Writing Forums is a privately-owned, community managed writing environment. We provide an unlimited opportunity for writers and poets of all abilities, to share their work and communicate with other writers and creative artists. We offer an experience that is safe, welcoming and friendly, regardless of your level of participation, knowledge or skill. There are several opportunities for writers to exchange tips, engage in discussions about techniques, and grow in your craft. You can also participate in forum competitions that are exciting and helpful in building your skill level. There's so much more for you to explore!

Echo and Shadow (1 Viewer)


WF Veterans

The circle of light above the boy blinded him as he groped. He shifted his gaze
from the light, down to the darkness around him. As the transitions became more painful,
the boy simply stopped looking up.

He spun slowly, trying to sense what was around him. The boy cautiously lifted a
hand and reached to his side. The blackness swallowed his hand as it extended outward.
His heart raced in the moments it took for his hand to make contact.

His fingers slid across a smooth, yet uneven surface. It gave no sense of what it
was, other than being cold and damp. The boy turned quickly, leaning in the direction
that his hand had made contact. As he pivoted, he found no deviation in the surface.
It was uniform in its irregularity, unyielding. As he finished pivoting, the boy also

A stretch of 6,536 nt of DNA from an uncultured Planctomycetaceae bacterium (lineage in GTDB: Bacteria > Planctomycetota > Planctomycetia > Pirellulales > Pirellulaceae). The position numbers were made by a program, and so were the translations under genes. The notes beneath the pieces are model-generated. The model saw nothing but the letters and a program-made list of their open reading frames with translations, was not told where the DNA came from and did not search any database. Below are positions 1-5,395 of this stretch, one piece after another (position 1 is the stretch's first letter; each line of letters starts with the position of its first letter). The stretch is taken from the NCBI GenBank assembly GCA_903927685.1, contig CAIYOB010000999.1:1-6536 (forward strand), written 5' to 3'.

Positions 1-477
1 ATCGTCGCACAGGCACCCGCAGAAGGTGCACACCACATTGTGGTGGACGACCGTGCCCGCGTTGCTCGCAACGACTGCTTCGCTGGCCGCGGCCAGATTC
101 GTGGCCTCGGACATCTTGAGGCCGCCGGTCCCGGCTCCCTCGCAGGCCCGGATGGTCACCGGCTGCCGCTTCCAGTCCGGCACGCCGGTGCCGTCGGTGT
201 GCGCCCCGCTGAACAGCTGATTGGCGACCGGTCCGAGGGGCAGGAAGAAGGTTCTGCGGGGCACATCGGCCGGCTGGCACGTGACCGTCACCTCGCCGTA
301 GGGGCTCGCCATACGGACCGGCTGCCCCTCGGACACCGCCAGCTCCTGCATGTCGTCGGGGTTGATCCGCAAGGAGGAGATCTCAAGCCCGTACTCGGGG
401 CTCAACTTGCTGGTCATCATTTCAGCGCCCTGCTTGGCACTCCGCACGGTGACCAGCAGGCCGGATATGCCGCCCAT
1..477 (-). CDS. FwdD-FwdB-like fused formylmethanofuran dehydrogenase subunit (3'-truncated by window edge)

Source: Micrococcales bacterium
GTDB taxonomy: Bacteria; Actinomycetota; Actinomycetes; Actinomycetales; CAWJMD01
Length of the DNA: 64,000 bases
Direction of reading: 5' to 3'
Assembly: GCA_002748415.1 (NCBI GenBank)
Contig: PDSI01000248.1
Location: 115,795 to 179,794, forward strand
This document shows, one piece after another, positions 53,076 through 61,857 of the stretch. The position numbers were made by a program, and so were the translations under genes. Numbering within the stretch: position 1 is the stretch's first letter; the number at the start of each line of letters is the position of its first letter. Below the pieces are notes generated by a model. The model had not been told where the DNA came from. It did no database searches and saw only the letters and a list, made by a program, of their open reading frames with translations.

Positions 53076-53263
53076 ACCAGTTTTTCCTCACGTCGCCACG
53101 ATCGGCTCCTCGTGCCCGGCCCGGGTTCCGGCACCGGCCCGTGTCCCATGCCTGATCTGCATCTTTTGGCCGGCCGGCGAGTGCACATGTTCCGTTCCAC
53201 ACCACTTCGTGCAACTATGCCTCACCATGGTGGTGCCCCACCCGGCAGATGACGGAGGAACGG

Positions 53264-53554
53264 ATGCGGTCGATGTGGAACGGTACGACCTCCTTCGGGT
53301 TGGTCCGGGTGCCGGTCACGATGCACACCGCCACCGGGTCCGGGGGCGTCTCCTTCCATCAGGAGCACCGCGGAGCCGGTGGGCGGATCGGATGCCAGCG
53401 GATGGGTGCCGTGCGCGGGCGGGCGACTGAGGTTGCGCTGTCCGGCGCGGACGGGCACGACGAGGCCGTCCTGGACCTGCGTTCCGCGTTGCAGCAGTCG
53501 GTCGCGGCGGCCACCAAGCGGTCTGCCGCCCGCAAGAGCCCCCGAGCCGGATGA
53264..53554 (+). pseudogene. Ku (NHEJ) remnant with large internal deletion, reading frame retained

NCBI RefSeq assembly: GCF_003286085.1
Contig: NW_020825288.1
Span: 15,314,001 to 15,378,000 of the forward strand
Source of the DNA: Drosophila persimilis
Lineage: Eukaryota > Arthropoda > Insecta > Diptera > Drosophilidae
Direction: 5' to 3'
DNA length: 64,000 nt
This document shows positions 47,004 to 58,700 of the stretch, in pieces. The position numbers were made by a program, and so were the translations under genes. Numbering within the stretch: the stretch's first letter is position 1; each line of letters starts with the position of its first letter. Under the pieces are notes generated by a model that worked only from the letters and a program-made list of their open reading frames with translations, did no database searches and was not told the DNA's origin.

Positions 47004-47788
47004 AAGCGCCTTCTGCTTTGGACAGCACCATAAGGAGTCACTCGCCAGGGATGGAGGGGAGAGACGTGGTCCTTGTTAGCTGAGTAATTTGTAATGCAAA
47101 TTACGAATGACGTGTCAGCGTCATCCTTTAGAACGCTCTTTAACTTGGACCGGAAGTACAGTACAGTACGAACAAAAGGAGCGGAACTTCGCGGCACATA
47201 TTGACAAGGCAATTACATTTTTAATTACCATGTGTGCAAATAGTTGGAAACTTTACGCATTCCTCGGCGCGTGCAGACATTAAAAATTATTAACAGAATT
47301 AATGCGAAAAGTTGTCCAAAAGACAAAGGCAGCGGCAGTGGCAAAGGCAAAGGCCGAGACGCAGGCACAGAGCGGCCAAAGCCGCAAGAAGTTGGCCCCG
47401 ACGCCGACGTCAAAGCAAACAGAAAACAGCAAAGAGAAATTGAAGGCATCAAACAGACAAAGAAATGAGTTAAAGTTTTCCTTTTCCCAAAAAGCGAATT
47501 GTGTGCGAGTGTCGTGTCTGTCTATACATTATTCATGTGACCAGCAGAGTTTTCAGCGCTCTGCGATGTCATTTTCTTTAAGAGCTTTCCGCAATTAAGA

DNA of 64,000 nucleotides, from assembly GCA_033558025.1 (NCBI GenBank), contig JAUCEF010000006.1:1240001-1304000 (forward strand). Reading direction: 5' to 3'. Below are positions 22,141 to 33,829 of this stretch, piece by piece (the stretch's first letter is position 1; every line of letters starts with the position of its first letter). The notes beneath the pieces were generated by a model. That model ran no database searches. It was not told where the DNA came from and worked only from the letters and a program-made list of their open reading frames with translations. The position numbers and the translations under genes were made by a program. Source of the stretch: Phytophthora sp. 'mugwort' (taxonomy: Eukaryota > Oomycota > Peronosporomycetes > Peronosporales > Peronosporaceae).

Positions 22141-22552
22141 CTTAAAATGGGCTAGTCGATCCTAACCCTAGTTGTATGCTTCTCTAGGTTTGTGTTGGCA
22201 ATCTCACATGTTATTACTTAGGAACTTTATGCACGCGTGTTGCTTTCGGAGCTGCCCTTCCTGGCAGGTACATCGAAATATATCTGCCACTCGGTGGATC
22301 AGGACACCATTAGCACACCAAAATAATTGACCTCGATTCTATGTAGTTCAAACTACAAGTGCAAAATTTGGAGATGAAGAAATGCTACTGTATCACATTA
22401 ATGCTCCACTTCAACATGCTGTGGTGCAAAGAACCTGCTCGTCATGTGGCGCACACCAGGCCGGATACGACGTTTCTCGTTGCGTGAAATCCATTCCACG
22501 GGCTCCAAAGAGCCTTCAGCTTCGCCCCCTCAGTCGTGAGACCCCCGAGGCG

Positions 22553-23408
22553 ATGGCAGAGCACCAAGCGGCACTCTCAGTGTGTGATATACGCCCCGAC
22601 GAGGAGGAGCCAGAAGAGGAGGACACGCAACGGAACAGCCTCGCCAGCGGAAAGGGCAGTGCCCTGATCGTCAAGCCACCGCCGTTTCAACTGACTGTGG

discovered that it surrounded him.

It was then that the boy heard the sloshing below his knees. He could not feel his
feet. The boy slowly crouched and dipped a finger down below his thigh. What he
touched was like ice, yet it yielded to the finger’s penetration. As he lifted the numb
finger, drips echoed loudly around him.

He began to pivot quickly in place. He spun, and spun, and spun. The water
below him formed a whirlpool, which tugged at the boy’s calves. His foot snagged an
uneven stone on the surface below, tipping the boy to the side. He instinctively reached
out and braced himself as he fell.

As he came to rest against the hard surface, the boy inhaled deeply. A smell
permeated his nose, then his pallet. He gagged reflexively as he pushed himself away
from the wall. His hands grasped his knees as he crouched in the darkness, the water still
sloshing beneath him. By now, the smell was deep within him. He wretched dryly,
staggering as he attempted to stand.
The boy did not recognize the smell as poo or pee. It was more foul. It was
fouler than the breeze that sometimes blew over the bog. It was almost the opposite of a
smell. The odor of no life, stillness. It was smell of nothingness.